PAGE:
It didn’t take a musical genius or a set of tarot cards to work out that Jacob Lusk was destined to go home after Wednesday’s American Idol performance show. His rendition of the Jordin Sparks/Chris Brown duet No Air was arguably the most painful of the entire season, and threw the door wide open for his exit.
My key thoughts following the results show centre on Haley Reinhart, both in terms of her unusual selection of an as yet unreleased track, and then her leap-frogging of long-time top girl Lauren Alaina to occupy a place in the top three in this week’s national vote. Was the song choice entirely her own, and how has she gone from being in the bottom three four times to suddenly being in the top three?
I have a theory on each of those, but first let’s quickly recap the results show itself.
Captain Camp™ comes a cropper
As usual, we open with more filler than you can shake a stick at. The final five perform The Turtles‘ Happy Together, proving yet again that a group of good voices does not necessarily equate to pleasant harmonies. A comedy interlude where the quintet cook in Gordon Ramsay‘s Hell’s Kitchen. A performance by Lady
Cerebellum Antebellum. A short and yet far-too-long skit about how the contestants choose their songs every week. (For my thoughts on the matter, see below.)
Finally, halfway into the hour-long programme, we get started on the results. For starters, Ryan Seacrest sends James to one side of the stage and then Lauren to the other.
And then it’s back to more Ramsay and a free advert for J-Lo as she
sings mimes her current single and then treats – I use the word advisedly – us to a snippet of her new one. What with that and S-Ty‘s book, it’s all one big orgy of self-publicity, really.
Seventeen hours later (possibly longer), Ryan sends Jacob to join Lauren and then Haley to James’s side of the stage. And then he makes the whole painful ordeal (almost) worthwhile by springing a George Huff on Scotty. He tells him he is safe and asks him to join the pair he thinks are the top two. Scotty, naturally, refuses to choose and has to be dragged over to James and Haley. So there you have it. To no one’s surprise, Jacob is in the bottom two, joined by Lauren, who immediately causes Hurricane Katrina-level flooding as she bursts into tears.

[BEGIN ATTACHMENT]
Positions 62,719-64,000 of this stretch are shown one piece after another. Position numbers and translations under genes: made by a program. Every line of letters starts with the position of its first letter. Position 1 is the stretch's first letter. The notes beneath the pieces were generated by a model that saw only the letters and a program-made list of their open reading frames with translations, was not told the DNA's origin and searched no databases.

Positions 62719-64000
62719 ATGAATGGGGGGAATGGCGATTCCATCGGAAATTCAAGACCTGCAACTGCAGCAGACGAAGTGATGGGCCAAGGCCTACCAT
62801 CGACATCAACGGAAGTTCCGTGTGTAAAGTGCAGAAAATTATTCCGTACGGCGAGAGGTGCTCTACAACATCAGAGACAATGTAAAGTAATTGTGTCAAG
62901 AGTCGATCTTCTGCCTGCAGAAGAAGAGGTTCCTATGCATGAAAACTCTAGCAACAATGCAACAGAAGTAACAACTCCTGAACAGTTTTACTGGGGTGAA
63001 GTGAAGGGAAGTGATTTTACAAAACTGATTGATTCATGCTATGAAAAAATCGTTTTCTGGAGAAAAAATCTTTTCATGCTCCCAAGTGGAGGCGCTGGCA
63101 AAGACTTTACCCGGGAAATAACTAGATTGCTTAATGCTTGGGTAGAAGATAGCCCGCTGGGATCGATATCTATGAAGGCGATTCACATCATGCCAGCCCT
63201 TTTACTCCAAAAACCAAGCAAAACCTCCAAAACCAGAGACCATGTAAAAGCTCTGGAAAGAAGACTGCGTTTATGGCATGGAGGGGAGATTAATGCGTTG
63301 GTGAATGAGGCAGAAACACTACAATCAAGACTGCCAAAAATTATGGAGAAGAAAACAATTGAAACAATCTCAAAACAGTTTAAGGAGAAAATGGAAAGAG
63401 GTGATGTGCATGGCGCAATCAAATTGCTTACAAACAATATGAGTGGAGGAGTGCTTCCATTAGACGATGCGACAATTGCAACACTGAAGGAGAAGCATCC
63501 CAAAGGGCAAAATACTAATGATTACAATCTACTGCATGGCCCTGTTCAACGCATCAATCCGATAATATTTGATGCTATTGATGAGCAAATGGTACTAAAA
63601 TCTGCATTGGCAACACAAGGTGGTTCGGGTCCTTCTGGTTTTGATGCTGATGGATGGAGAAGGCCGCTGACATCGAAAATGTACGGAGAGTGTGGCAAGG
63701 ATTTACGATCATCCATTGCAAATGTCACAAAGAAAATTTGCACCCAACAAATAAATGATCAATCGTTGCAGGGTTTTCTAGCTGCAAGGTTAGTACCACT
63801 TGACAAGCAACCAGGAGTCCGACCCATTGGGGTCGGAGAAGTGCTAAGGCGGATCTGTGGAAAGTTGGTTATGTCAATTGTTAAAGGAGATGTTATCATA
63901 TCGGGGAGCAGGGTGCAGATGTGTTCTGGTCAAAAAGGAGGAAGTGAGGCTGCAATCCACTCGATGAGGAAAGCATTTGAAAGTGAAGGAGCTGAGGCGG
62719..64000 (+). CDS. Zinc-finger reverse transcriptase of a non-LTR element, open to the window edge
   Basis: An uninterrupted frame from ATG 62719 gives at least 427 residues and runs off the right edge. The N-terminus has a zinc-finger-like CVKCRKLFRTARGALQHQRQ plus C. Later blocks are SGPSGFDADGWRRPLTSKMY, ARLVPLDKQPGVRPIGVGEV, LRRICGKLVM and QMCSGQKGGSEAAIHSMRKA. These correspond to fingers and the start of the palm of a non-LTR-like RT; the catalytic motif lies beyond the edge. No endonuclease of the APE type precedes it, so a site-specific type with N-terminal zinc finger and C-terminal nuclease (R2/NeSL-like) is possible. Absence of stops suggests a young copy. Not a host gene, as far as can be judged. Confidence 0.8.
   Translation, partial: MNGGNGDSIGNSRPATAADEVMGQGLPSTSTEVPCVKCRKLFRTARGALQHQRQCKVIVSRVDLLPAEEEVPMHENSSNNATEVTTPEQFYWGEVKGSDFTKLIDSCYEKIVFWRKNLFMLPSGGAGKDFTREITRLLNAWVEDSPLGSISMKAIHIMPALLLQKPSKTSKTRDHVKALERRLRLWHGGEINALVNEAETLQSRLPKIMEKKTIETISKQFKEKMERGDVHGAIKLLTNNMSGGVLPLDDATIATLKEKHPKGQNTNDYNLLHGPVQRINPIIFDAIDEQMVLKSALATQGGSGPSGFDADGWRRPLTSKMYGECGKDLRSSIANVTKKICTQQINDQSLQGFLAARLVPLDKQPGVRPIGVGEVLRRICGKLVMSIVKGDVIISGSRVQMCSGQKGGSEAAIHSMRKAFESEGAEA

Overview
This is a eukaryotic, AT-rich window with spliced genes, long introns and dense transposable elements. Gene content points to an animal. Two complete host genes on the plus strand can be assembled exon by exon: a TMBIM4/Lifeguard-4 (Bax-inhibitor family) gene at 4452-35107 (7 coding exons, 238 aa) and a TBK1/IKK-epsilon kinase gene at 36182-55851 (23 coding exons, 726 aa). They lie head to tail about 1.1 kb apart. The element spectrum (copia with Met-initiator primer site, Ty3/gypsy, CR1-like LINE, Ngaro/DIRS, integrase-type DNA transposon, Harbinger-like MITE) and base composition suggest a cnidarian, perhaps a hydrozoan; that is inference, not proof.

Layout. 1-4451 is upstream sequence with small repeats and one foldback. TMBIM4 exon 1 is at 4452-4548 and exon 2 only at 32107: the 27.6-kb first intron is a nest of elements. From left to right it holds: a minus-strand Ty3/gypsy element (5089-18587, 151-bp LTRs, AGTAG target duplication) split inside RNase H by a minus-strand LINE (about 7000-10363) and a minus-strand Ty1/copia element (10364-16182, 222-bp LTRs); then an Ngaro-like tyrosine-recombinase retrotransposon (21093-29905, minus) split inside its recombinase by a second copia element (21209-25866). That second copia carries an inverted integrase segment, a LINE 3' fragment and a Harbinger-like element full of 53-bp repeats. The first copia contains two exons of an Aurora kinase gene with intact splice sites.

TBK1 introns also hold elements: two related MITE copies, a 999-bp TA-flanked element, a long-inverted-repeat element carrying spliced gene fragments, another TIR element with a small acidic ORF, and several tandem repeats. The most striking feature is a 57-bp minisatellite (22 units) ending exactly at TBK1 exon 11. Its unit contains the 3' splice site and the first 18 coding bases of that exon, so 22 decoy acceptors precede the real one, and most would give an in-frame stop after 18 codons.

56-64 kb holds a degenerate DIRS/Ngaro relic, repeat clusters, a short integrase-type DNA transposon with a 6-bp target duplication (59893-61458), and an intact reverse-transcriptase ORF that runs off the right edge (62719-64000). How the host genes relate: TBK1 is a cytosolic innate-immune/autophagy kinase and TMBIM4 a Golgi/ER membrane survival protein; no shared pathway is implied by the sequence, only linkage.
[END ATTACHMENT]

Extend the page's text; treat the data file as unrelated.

The rest, as they say, is history. Before the entire audience drowns in Lauren’s tears, the Master of the Overly-Dramatic Pause™ hastily informs Captain Camp™ that his time has come. Farewell, Jacob. You promised so much and gave us some wonderful moments, but ultimately never quite hit the heights of Hollywood Week.
And now, a couple of theories.
The Jimmy Iovine conspiracy theory
It’s commonly believed that contestants have never had a completely free choice over what songs they choose. But I suspect it is even more the case this year, particularly with Interscope’s Jimmy Iovine acting as a mentor and guiding hand to steer contestants. Remember the boys’ semi-final round, when Jordan Dorsey stated he had been ‘given’ Usher‘s OMG to perform, rather than it being his choice?
From relatively early on, Iovine has made it fairly transparent who his favourite contestants are and which ones he doesn’t like. He is clearly a fan of both Lauren and Scotty, both of whom could carve out lucrative careers in the enormous country music market. Equally, there was evidently a personality clash with the strong-willed Casey Abrams, who was determined to maintain his musical identity in a niche which offers limited commercial opportunity.
But what about Haley – and in particular her ‘choice’ of the unreleased Lady Gaga track You and I this week? Was this, as Haley herself stated, merely an attempt by her to boost her standing by taking a risk? Or was she ‘steered’ into it by the head of Interscope – coincidentally, Gaga’s record label?
If you’re Iovine, it could have been seen as a no-lose situation. Haley effectively gives a free plug for Gaga’s new album, and if the risky choice falls flat he loses the one female contestant he has made it perfectly clear he doesn’t think that much of anyway.